Even if invertebrate sentience could be ruled out, the production of insect protein as an animal feed source poses its own ethical dilemmas. Thus far, the production of certain insects such as black soldier fly larvae has mainly replaced fishmeal in farmed animal feed. The effect of this substitution is to continue the intensive animal agriculture model as designed, thereby increasing the exploitation of more likely sentient creatures like chickens, pigs, and cows. What’s more, insect exploitation within the existing industrial food system will do nothing to lessen the impacts of conventional animal agriculture on people, local ecosystems, or farmed animals.


Assessing the positive and negative potential of any innovation in the food system raises inherent questions around the values we ascribe to elements of food production and our relative priorities when faced with tradeoffs between environmental sustainability and animal welfare or between human utility and ethical action. Whatever values guide each of us, the growth of the insect farming industry makes it imperative that food system advocates and funders explore its environmental, economic, and ethical implications.

The US food system needs solutions for multiple profound structural challenges, including a history of racism and human rights abuses in food production, widespread exploitation of animals, rising corporate control and consolidation within food production, and unequal access to healthy food. These problems exist alongside the destabilizing threat of global climate change and the increasing demand for meat and other animal products.

At Stray Dog Institute, we choose to consider these interconnected problems through the lens of systems thinking. We reserve our support for innovations that have the potential to bring transformation by simultaneously addressing multiple issues and preventing further entrenchment of industrial animal agriculture. We encourage advocates to further explore the potential impacts of insect farming, evaluating its environmental and ethical claims in the context of food systems transformation. We hope that the farmed animal movement will hold insect farming and other proposed innovations for protein production to a high standard of social and environmental benefit. In the search for a better food system, we cannot afford to pursue quick fixes instead of deeper, more difficult transformative opportunities, nor can we afford to fix one problem while worsening another.  

[1] Wilkie, Rhoda M. “‘Minilivestock’ Farming: Who Is Farming Edible Insects in Europe and North America?” Journal of Sociology 54, no. 4 (2018): 520–37,

[2] Huis, Arnold van, and Dennis G. A. B. Oonincx. “The Environmental Sustainability of Insects as Food and Feed. A Review.” Agronomy for Sustainable Development 37, no. 5 (September 15, 2017): 43.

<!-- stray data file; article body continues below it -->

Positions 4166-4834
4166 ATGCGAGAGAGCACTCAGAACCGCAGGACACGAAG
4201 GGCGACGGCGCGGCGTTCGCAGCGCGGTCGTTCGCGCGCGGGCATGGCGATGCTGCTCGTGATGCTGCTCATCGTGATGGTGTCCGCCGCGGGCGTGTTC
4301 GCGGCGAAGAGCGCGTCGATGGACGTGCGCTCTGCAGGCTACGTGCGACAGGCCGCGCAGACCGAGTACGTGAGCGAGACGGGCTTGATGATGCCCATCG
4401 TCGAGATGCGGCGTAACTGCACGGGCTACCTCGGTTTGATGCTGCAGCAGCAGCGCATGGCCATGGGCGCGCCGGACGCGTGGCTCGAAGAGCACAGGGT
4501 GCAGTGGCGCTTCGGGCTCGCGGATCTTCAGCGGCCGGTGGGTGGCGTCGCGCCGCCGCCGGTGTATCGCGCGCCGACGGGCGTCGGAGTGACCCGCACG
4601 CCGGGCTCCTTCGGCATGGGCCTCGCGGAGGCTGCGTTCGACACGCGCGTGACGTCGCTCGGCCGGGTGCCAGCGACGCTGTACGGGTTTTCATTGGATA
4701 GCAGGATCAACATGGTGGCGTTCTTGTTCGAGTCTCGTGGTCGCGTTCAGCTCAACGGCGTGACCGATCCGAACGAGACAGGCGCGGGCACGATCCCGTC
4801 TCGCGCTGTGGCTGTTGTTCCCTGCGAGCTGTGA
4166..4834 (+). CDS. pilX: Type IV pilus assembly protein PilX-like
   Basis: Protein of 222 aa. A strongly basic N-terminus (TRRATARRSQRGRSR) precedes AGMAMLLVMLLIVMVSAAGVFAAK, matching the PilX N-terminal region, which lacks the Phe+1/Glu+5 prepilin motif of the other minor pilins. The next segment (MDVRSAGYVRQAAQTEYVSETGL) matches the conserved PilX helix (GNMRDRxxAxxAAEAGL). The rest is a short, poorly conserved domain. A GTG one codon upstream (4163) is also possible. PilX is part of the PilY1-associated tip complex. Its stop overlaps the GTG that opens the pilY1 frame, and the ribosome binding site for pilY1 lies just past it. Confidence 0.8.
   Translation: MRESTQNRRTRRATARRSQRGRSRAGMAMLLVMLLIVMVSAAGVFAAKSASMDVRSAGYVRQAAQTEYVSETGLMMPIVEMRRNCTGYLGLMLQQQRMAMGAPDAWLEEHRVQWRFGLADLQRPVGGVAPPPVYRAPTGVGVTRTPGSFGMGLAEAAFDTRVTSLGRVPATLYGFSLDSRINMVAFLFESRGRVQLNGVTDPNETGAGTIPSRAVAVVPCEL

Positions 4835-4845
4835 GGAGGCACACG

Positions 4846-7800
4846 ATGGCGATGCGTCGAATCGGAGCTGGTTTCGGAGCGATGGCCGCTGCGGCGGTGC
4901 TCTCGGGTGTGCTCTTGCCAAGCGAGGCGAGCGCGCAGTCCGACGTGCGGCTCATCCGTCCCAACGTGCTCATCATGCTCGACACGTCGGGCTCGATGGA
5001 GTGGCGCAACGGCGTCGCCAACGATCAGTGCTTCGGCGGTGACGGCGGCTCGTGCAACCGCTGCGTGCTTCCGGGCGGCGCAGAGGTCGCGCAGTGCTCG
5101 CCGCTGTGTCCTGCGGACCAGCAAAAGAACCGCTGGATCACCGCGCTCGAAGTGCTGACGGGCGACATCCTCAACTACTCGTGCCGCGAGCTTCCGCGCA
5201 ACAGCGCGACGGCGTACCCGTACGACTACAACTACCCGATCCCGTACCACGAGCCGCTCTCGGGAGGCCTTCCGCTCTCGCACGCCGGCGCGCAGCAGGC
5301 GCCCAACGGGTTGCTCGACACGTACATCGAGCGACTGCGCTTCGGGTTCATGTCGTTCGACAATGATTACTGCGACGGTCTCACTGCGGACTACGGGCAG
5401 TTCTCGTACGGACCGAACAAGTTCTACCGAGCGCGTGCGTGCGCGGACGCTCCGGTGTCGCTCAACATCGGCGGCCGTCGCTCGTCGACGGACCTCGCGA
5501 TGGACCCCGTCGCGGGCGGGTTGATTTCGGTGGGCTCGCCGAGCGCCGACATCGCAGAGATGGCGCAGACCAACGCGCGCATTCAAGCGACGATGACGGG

[3] Anne Mottet et al., “Livestock: On Our Plates or Eating at Our Table? A New Analysis of the Feed/Food Debate,” Global Food Security, Special Issue: Food Security Governance in Latin America, 14 (September 1, 2017): 1–8,

[4] Baiano, Antonietta. “Edible Insects: An Overview on Nutritional Characteristics, Safety, Farming, Production Technologies, Regulatory Framework, and Socio-Economic and Ethical Implications.” Trends in Food Science & Technology 100 (2020): 35–50,

[5] J.A. Foley et al., “Solutions for a Cultivated Planet,” Nature 478, no. 7369 (October 20, 2011): 337–42,

[6] Susanne Stoll-Kleemann and Tim O’Riordan, “The Sustainability Challenges of Our Meat and Dairy Diets,” Environment: Science and Policy for Sustainable Development 57, no. 3 (May 4, 2015): 34–48,

[7] See endnote 3.

[8] Arjen Ysbert Hoekstra, “The Hidden Water Resource Use behind Meat and Dairy,” Animal Frontiers 2, no. 2 (2012): 3–8,

[9] P.J. Gerber et al., “Tackling Climate Change through Livestock: A Global Assessment of Emissions and Mitigation Opportunities” (Rome: Food and Agriculture Organization of the United Nations, 2013),

[10] Anthis, Jacy Reese, and Eze Paez. “Moral Circle Expansion: A Promising Strategy to Impact the Far Future.” Futures 130 (June 1, 2021): 102756.

[11] York, Richard. “Poultry and Fish and Aquatic Invertebrates Have Not Displaced Other Meat Sources.” Nature Sustainability, April 26, 2021.

[12] Huis, Arnold van, and Dennis G. A. B. Oonincx. “The Environmental Sustainability of Insects as Food and Feed. A Review.” Agronomy for Sustainable Development 37, no. 5 (September 15, 2017): 43.

[13] Baracchi, David, and Luigi Baciadonna. “Insect Sentience and the Rise of a New Inclusive Ethics.” Animal Sentience 5, no. 29 (January 1, 2020).

About the author

Laura Driscoll

As Research Director for Stray Dog Institute, Laura writes articles and white papers revealing the role of animals in our food system and leads research on topics that can support improved advocacy for farmed animals. She is committed to amplifying the interconnected benefits of just and sustainble food system transformation.

About the Author

As Research Director for Stray Dog Institute, Laura writes articles and white papers revealing the role of animals in our food system and leads research on topics that can support improved advocacy for farmed animals. She is committed to amplifying the interconnected benefits of just and sustainble food system transformation.